It is interesting that the Post would devote so much attention to highlighting protectionism in the context of ironing boards, while ignoring the issue altogether in the case of a drug with sales of $3 billion a year and which could lead to thousands of unnecessary of heart attacks and strokes. There are other mechanisms to support drug research which would allow drugs to be sold at competitive market prices. 

 
Ireland's Economy Is Still Being Managed by People Too Incompetent to See a Massive Housing Bubble Print
Tuesday, 29 June 2010 04:14

It might have been worth pointing this out in an NYT piece telling readers how Ireland's deficit reduction has devastated the country and still left it with large deficits. It also might have been worth talking to an economist who could have pointed out that it is not just markets that are forcing Ireland to go the austerity route, it is the European Central Bank (ECB). 

The ECB, like the Fed in the United States, could adopt a more aggressive policy of supporting member states governments. For example, the ECB could buy up large amounts of member state debt and offer extensive guarantees. This would allow Ireland, which had run budget surpluses and had a low national debt before the collapse of its housing bubble, more time to re-orient its economy. Given the huge amount of unemployment and excess capacity in the European Union, there is little risk of inflation from going this route.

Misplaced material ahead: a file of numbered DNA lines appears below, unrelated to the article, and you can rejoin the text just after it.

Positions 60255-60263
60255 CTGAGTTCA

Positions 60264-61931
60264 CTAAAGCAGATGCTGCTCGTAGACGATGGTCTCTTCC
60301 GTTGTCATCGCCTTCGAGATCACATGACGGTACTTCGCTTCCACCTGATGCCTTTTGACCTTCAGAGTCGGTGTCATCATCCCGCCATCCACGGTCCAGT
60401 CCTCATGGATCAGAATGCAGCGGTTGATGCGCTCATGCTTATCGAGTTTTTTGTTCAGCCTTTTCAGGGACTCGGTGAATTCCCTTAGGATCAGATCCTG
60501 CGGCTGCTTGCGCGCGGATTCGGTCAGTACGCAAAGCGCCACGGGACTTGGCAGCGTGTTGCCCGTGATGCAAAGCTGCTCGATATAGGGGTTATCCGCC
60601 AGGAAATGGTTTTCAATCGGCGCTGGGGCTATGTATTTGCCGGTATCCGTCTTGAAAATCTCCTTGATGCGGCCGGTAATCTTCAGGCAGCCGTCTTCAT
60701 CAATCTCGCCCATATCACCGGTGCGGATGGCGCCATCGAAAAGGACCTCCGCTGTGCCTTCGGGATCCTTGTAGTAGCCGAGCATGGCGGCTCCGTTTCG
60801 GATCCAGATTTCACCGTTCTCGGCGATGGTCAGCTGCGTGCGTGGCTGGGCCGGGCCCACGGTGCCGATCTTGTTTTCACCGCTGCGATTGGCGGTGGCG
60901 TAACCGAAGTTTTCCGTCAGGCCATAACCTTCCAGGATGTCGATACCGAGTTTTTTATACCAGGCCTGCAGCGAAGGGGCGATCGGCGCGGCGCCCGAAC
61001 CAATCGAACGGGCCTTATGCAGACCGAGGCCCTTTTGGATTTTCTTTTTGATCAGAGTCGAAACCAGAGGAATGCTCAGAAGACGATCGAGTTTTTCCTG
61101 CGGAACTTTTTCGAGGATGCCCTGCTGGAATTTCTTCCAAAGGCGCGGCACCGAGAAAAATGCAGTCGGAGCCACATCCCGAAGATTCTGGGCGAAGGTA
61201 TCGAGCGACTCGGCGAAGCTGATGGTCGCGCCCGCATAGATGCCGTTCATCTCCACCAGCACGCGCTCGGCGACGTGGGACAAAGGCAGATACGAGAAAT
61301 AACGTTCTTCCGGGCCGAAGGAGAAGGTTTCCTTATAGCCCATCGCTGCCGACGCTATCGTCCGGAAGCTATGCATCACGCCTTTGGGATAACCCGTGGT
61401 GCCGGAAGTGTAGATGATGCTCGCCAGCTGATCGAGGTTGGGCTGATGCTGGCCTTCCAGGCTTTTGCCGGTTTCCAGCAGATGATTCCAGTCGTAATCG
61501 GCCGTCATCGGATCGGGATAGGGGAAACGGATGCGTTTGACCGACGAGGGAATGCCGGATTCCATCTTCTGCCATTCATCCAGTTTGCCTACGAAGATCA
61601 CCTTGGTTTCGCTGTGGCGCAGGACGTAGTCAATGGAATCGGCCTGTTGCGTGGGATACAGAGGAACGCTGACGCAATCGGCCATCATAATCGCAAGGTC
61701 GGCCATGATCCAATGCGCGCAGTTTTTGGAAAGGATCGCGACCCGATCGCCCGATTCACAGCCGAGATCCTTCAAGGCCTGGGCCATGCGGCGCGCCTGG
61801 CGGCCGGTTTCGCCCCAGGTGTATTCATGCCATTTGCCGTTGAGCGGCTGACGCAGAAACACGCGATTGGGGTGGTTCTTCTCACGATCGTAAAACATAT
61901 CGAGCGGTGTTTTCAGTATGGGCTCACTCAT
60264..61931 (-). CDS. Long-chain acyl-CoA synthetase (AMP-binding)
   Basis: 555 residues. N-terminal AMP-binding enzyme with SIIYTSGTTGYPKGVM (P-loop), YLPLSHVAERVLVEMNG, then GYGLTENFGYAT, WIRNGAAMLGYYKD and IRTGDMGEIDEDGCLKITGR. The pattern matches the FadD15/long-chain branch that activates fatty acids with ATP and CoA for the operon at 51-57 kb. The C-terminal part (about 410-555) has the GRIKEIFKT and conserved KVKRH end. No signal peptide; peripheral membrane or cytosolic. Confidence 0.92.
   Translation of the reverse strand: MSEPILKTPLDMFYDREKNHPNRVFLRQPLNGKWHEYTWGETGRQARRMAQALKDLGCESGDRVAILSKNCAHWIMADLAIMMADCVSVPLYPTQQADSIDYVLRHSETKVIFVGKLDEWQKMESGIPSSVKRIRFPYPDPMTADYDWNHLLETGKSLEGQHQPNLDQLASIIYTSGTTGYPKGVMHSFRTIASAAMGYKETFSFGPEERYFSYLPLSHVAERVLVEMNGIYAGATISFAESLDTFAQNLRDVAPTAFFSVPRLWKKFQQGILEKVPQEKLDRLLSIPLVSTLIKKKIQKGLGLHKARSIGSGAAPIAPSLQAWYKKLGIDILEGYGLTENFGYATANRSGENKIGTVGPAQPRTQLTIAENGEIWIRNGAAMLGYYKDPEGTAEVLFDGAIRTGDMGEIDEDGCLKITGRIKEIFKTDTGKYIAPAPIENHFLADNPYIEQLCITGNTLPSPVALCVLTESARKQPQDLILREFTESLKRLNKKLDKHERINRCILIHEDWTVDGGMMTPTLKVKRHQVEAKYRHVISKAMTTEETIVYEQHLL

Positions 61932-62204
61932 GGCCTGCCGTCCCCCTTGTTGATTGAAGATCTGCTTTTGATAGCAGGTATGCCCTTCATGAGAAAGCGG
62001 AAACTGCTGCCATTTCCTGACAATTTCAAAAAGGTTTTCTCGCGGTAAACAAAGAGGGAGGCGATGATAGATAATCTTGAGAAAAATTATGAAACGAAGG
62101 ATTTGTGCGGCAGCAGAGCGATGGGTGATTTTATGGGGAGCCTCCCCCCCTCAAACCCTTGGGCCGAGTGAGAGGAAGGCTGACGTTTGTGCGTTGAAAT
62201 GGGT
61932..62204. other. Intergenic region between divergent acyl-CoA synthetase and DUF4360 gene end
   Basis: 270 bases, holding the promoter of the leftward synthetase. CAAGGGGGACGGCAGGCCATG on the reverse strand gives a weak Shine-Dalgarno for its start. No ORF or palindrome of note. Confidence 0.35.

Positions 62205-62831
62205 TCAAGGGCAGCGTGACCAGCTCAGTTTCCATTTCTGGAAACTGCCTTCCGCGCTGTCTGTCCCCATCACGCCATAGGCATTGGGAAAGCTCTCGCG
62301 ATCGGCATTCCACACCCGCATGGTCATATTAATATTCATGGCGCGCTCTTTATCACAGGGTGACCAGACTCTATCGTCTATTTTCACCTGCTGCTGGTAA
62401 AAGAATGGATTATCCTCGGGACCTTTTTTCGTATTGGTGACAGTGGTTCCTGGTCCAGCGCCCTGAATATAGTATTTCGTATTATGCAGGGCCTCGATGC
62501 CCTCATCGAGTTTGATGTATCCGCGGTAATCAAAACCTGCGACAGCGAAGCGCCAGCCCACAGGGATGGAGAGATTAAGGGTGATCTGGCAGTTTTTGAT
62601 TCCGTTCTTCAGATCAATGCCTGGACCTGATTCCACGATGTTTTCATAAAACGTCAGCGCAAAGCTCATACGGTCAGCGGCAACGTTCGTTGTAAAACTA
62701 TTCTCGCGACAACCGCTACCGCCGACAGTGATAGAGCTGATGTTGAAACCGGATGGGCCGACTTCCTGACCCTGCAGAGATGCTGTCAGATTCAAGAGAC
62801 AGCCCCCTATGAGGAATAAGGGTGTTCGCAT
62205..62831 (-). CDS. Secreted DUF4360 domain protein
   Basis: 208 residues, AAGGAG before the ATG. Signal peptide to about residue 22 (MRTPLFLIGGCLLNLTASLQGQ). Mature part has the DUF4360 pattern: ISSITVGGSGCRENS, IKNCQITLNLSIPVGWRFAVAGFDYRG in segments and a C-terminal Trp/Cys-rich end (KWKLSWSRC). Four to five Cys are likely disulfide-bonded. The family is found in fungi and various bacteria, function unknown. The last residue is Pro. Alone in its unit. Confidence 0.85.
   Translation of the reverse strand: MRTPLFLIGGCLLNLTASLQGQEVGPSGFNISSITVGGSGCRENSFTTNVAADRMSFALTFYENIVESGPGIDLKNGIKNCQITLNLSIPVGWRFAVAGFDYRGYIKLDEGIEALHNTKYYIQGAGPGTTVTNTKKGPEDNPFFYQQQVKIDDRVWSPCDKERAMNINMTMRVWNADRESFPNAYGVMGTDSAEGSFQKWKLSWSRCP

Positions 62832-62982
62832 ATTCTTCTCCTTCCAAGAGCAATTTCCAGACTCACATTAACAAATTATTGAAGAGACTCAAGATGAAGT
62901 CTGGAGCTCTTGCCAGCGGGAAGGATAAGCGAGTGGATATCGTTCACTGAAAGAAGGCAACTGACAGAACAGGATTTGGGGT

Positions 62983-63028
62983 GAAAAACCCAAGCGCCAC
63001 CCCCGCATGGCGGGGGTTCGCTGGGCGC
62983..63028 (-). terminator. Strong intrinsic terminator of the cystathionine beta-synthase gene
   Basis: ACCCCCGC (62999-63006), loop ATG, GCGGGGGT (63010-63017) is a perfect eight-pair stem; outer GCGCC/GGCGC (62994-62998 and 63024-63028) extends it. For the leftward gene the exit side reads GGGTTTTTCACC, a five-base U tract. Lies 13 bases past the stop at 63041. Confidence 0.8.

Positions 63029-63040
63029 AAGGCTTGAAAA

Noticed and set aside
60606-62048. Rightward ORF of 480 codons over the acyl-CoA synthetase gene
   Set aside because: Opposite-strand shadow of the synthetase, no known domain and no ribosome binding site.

This otherwise good piece does a disservice to readers by implying that markets are forcing this suffering on the Irish population. It is the decisions of the ECB that is leading to this suffering.

 
Robert Samuelson: Economics Is Hard Print
Monday, 28 June 2010 04:51

That seems to be the main point of Robert Samuelson's column today. It might be a bit easier with a bit more careful thought.

For example, Samuelson tells readers that the debt burdens of major countries are rapidly approaching "financial and psychological limits" that prevent further fiscal stimulus. He then cites the 92 percent debt to GDP ratio for France, 82 percent for Germany, and 83 percent for the UK as countries that are reaching these limits.

If he was looking for financial and psychological limits, he might have considered the case of Japan. Its debt to GDP ratio is close to 220 percent. Its interest payment take up a bit more than 1.0 percent of GDP each year and it can borrow at long-term interest rates of around 1.5 percent. This is possible because its central bank has bought up much of the government's debt over the last 15 years. Since the economy remains well below its capacity, the central bank's actions have not to led to inflation. In fact, Japan continues to be troubled by deflation.